All of us are made up of the stories that we listen to, the ones we disagree with and the ones that we agree with.
As you know from reading many of these Negro writers, we don't deal too much with the discussion of democracy and what it means and how improvisation fits in all that.
Big business, for all its lobbying, is often put in line by investigative reporting, public scandals and multi-million-dollar judgments in court against those who put products on the market that are dangerous to their buyers.
But the myth of violent solutions as the ultimate solutions maintains itself in much of popular media.
Everybody has to be reminded that there's another way to be. Another more mysterious, unpredictable way to be that's not necessarily based upon contrivances.
Getting to the pint where the other is not the enemy is a big leap.
I also wanted to do something that I hadn't really seen in almost any black novels, which was a complex love story in which both people were extremely intelligent and talented and understood a lot of things and were still at odds getting it together.
I don't know any women who don't think about what they look like, and I don't know any men who don't think about what women look like.
I wanted to get to that aesthetic proposition that comes out of learning the human elements of a world, so that those notes and rhythms mean something to you besides just the academic way in which they fall in place.
If there's an intellectual highway, there's also an intellectual subway.
In America, we have to learn to be patient enough to figure out what somebody is saying. Somebody might actually be saying something.
Louis Armstrong, who learned to be in exquisite dress, came from the bottom, and he's not a trash can.
Now the writing in the head, I definitely do every day, thinking about how I want to phrase something or how I'd like to rephrase something I've already written.
Our democratic richness arrives when we're able to comprehend our collective humanity accurately.
Our job as writers and thinkers in the time is how to bring about the occasions that let people have that first-person experience—or the metaphoric experience that allows them to see human continuity as opposed to total threat, total willingness to do violence.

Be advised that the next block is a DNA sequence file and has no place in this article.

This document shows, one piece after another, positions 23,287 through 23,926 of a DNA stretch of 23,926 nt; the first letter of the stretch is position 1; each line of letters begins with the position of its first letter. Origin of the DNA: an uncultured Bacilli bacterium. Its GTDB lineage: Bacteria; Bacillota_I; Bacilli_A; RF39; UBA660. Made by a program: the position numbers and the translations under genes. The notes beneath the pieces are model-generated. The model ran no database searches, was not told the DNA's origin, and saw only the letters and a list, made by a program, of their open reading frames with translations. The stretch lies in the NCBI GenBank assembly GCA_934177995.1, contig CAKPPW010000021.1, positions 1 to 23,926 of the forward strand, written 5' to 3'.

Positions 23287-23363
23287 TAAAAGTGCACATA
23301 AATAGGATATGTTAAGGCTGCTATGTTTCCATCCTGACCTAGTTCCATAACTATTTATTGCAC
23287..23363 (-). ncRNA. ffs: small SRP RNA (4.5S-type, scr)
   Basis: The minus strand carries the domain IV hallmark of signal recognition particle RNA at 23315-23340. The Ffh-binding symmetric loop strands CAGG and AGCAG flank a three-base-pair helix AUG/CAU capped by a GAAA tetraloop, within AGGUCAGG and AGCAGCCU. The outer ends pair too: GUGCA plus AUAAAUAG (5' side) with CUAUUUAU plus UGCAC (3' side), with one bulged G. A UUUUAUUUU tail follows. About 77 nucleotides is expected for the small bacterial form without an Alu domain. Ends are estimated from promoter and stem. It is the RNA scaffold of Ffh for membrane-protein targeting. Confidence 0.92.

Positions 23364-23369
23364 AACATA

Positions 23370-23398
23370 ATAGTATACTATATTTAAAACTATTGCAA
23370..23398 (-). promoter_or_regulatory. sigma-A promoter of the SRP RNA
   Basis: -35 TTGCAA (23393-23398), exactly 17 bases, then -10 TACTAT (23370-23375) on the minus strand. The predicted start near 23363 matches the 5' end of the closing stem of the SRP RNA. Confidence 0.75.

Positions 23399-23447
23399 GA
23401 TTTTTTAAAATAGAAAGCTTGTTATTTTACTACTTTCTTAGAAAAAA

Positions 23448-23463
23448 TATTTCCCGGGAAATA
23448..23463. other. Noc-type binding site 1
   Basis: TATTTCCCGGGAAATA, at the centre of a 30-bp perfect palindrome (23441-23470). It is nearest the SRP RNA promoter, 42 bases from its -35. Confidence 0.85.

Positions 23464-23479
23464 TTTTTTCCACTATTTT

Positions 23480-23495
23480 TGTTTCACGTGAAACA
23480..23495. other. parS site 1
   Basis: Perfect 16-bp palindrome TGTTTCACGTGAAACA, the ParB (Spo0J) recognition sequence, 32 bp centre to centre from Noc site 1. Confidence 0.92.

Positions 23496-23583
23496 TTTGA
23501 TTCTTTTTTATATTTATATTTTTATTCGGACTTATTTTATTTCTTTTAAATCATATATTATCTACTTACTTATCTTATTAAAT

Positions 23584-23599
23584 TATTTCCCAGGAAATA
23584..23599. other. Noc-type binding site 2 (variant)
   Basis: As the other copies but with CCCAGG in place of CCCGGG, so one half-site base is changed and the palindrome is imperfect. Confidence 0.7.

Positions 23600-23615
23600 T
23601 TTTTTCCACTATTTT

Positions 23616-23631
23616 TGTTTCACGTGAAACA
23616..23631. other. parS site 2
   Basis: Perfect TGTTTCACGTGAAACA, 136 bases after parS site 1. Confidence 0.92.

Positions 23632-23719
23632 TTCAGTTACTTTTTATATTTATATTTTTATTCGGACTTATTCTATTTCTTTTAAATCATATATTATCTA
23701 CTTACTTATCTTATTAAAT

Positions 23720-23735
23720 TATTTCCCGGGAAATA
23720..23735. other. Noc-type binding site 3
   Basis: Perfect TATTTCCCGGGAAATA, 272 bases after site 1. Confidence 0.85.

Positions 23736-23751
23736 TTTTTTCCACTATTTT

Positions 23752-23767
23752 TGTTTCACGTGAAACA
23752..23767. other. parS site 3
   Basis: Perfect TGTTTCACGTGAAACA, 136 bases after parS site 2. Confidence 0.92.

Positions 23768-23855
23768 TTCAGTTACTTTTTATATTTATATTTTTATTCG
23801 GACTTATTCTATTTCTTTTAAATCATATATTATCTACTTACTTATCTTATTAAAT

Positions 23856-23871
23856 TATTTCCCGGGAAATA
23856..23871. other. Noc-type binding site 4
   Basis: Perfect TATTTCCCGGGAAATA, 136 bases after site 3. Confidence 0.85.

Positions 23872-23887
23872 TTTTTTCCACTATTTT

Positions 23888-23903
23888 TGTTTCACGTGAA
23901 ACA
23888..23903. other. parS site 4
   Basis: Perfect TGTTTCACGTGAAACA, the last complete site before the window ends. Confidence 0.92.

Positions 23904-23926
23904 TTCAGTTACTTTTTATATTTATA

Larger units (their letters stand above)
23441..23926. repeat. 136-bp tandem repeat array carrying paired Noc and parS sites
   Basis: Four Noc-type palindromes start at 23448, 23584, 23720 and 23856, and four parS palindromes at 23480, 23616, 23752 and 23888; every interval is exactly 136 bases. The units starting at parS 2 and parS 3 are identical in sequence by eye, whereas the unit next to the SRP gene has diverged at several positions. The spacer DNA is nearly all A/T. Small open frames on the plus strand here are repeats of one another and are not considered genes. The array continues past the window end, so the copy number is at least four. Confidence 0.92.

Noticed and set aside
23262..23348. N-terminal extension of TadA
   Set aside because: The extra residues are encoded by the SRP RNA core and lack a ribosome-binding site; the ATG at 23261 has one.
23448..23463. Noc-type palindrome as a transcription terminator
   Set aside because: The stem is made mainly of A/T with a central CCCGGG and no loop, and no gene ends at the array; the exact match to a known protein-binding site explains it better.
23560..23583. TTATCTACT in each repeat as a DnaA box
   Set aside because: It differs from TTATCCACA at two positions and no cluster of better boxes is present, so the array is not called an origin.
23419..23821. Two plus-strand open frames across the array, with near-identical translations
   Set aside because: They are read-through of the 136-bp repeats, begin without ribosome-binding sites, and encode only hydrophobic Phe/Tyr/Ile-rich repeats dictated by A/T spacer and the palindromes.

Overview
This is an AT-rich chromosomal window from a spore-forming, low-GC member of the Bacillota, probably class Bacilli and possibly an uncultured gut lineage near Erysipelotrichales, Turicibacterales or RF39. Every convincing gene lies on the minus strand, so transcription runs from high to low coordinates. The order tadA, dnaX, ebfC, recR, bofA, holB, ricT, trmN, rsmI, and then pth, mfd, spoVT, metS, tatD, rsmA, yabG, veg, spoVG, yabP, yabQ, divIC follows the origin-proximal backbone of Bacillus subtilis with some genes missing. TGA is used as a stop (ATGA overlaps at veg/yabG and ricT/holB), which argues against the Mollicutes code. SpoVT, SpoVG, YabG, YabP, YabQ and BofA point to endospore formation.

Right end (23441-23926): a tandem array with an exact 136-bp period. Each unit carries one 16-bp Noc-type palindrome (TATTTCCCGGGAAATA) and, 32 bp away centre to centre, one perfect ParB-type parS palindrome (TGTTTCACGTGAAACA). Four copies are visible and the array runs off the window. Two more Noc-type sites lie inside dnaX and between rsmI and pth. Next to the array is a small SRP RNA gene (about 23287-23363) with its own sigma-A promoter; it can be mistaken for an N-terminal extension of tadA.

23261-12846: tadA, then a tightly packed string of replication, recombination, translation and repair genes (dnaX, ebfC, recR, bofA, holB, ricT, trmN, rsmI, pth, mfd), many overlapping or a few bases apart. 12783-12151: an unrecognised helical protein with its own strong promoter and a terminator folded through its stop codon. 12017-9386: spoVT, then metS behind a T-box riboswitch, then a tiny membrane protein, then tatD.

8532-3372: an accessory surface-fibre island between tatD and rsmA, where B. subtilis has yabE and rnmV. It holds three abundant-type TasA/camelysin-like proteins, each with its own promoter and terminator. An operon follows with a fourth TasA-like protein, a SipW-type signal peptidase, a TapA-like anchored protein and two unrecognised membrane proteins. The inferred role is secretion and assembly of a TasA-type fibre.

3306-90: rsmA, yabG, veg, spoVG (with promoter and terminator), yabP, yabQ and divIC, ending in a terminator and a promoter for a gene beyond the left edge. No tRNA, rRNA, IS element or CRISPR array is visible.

Our society has gotten to the point where we might soon become less and less shocked by any kind of violence.
People don't really think other people are the same.
Popular culture tells you that schools and parents don't know what's going on, the police are dogs, politicians are all liars and scum, and any crime that's not committed by the Mafia is done by the CIA.
Rap actually comes out of punk rock, not black music.
The discussion of ideas as opposed to the American narcissistic obsession with what's going on with the self, that's the general thing people are talking about.
The grand irony, however, is that Southern segregation was not brought to an end, nor redneck violence dramatically reduced, by violence.
The high point of civilization is that you can hate me and I can hate you but we develop an etiquette that allows us to deal with each other because if we acted solely upon our impulse we'd probably go to war.
Under popular culture's obsession with a naive inclusion, everything is O.K.
Unfortunately, I'm not a person that's always capable of living up to the Boy Scout philosophy.
What we need in America is a renaissance. We need to go forward by going backward.
When a violent minority that crosses color lines comes to believe that killing those you know or do not know is a reasonable solution to problems, we are in need of another vision.
When people conclude that all is futile, then the absurd becomes the norm.
When you're artistic director of a program, you present the music you want to present.
You can meet a young person who goes to school and is really enthusiastic, but if a sufficiently strong personality convinces them that this is a waste of time, that person might flunk out.
You'd never know that listening to people in the UN but tribalism is the father of racism.
Your ethnic or sexual identity, what region of the country you're from, what your class is—those aspects of your identity are not the same as your aesthetic identity.
African-American Writers (Kindle Book)
Memorable Quotations: American Humorists and Wits
Memorable Quotations: American Novelists
American Novelists of the Past (Kindle Book)
Memorable Quotations: American Philosophers
American Philosophers of the Past (Kindle Book)
Memorable Quotations: American Southern Writers
American Southern Writers (Kindle Book)